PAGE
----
Also we got off on a tangent near the end about the current trend of retro-console graphics — 8bit and 16bit Nintendo/Saga pixel art games — and whether there will ever be a similar strong, faithful retro movement to recreate the shitty low-poly-count, low-res texture aesthetic of the earliest 3D console releases for e.g. Nintendo 64 and the original Playstation. Why? Who knows! Maybe because the Playstation game Silent Hill was based in part on Kindergarten Cop? That’s a reason, sure.
And that’s that for this episode! Thanks for listening, see you next time.
That’s right, this double-fortnight we’re talking about the 2007 franchise-spawning indie found footage film about a man haunted by his douchebaggery and a woman haunted by actually literally being haunted.
We talk about the found footage aesthetic, the mechanical/framing quirks of a movie that depends for a significant portion of its length on a single static repeated shot, the legacy of Blair Witch Project and the general found footage/fake documentary genre, the weird bits and pieces that didn’t make the official release, and a lot of other little things.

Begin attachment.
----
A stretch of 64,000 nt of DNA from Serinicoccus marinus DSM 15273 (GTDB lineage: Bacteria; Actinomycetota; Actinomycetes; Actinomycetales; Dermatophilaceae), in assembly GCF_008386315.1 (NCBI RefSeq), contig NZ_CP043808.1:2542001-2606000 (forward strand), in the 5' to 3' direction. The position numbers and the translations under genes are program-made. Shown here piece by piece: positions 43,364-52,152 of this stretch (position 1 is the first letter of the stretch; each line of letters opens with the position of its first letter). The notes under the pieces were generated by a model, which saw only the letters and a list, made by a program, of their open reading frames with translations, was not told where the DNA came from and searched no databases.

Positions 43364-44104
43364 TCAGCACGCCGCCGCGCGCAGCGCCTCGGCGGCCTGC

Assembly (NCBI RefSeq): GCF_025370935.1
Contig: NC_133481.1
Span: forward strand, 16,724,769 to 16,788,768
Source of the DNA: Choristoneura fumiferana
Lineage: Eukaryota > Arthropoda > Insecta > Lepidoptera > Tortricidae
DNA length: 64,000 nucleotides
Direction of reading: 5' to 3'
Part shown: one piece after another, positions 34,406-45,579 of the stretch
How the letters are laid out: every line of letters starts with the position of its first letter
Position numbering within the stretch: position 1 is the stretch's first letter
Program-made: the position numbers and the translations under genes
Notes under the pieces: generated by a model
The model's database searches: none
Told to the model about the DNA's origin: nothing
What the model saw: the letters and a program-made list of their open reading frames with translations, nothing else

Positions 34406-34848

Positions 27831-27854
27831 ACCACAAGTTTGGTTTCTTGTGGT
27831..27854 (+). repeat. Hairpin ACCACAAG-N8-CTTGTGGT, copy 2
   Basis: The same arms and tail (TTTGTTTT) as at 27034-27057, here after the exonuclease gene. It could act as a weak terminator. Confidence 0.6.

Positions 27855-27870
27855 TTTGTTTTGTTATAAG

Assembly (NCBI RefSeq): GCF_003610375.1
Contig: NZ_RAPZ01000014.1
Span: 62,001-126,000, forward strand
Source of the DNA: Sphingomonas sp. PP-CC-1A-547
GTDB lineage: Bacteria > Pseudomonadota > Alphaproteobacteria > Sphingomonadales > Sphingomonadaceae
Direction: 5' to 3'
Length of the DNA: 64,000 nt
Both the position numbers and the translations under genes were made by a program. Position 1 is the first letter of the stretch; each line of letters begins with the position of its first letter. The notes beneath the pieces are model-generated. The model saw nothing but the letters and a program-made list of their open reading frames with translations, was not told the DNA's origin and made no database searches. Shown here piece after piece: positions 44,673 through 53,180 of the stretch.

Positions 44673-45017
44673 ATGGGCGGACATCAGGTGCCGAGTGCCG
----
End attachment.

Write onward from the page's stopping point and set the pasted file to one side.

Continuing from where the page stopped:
We also talk about the pressure of plot on characterization — essentially, the idea that Micah is such a dull unlikeable douchenozzle and Katie so tolerant of said dullness and douchenozzlerly not so much because it’s great for the characters or the story but because it was a workable way to justify things continuing down the path the film required.
And we hash out a few theories:
1. Katie was possessed the whole time, which is why she put up with Micah’s bullshit; it was a long con by the demon.
2. Micah’s stubborn insistence on filming and apparent disinterest in involving others in the situation is a metaphorical critique of the auteur approach to film-making, which would ironically have been more appropriate had the film itself been worse.
3. The demon is the filmmaker, in a literal sense: it isn’t just interested in crossing over or inhabiting Katie, it’s specifically enthusiastic about breaking into the indie horror film industry and sees filming a convoluted snuff documentary as its big break. Katie is the assistant editor, putting together a secret rough edit every time she’s off camera at the demon’s behest; the film we see is entirely that work, with the final scene being something Katie then slapped onto her running edit and made obvious for the San Diego PD to find.